Four term Republican Sen. Jeff Sessions is Trump's confirmed pick for Attorney General. Sessions was one of Trump's first endorsers and served as his "chief resource on policy" according to The Washington Post. According to CNN, Sessions is likely to "place a greater emphasis on more traditional law areas such as drug and immigration reinforcement." (The Post also noted that Sessions has been reportedly "dogged by accusations of racism throughout his career.") Sessions has also served as U.S. Attorney for the Southern District of Alabama and as Alabama's attorney general. Sessions' supporters say he will "help change the way Washington works."

Energy Secretary — Rick Perry

KENA BETANCUR/AFP/Getty Images

Perry, a relative D.C. veteran, who previously ran two failed bids for the White House of his own, in 2012 and 2016, has been tapped as Trump's pick for secretary of Energy, the department the former Texas governor famously forgot when listing agencies he would cut if elected president, during a primary debate in 2012.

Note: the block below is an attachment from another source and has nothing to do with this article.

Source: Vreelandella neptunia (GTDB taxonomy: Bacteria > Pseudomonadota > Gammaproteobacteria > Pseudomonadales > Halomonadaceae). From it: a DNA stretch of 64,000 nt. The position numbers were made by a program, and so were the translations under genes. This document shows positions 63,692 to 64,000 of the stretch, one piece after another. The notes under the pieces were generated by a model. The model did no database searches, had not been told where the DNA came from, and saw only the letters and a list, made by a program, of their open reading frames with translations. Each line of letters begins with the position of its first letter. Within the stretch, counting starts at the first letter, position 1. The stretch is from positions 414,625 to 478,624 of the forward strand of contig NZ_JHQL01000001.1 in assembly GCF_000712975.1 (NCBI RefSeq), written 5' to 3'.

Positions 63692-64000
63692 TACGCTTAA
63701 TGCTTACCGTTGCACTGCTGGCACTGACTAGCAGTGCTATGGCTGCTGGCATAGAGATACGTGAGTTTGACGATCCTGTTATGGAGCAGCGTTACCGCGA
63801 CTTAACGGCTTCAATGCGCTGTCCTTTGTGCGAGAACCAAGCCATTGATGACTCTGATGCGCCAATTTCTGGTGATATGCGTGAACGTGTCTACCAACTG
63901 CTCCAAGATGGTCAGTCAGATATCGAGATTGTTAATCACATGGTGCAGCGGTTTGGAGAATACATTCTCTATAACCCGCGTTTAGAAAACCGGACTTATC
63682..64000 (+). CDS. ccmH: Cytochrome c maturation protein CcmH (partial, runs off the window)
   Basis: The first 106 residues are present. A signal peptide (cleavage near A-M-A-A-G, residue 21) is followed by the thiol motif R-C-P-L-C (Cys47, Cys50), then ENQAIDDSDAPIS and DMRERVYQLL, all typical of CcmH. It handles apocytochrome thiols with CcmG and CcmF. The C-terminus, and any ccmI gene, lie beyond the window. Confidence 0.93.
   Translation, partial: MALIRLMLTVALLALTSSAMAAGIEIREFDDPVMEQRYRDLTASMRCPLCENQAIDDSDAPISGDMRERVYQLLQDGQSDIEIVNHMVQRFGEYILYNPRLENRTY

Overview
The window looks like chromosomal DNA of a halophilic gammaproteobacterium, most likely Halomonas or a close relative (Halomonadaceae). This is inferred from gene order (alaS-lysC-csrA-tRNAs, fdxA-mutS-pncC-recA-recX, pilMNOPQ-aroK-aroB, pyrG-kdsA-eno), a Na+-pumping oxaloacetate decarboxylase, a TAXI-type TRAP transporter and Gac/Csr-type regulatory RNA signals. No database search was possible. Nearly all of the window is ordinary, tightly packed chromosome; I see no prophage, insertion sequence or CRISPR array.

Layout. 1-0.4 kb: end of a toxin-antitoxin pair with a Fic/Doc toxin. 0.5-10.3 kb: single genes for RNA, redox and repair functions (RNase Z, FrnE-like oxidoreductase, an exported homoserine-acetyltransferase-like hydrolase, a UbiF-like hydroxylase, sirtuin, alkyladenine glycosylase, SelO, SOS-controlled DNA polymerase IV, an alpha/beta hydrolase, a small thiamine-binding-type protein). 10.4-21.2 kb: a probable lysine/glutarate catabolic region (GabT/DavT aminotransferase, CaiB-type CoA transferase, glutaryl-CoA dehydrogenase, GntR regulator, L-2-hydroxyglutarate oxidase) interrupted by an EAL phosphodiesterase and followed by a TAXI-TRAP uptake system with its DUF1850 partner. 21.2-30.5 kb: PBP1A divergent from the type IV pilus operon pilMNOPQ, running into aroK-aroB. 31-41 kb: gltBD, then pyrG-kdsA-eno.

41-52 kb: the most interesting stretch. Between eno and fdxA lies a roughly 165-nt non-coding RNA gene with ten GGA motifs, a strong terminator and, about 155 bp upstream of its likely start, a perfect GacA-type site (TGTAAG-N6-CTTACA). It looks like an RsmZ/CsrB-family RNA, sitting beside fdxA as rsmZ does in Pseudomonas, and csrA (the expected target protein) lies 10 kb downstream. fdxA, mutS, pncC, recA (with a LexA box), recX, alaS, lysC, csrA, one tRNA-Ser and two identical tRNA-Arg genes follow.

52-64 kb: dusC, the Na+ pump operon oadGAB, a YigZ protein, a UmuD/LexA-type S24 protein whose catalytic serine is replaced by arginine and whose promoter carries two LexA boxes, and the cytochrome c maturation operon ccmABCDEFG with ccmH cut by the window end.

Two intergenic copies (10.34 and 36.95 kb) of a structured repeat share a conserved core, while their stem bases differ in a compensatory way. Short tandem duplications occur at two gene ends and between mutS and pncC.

"As the Governor of Texas, Rick Perry created created a business climate that produced millions of new jobs and lower energy prices in his state, and he will bring that same approach to our entire country as Secretary of Energy," Trump said in a media statement on Dec. 14. "My administration is going to make sure we take advantage of our huge natural resource deposits to make America energy independent and create vast new wealth for our nation, and Rick Perry is going to do an amazing job as the leader of that process."

Secretary Of The Interior — Ryan Zinke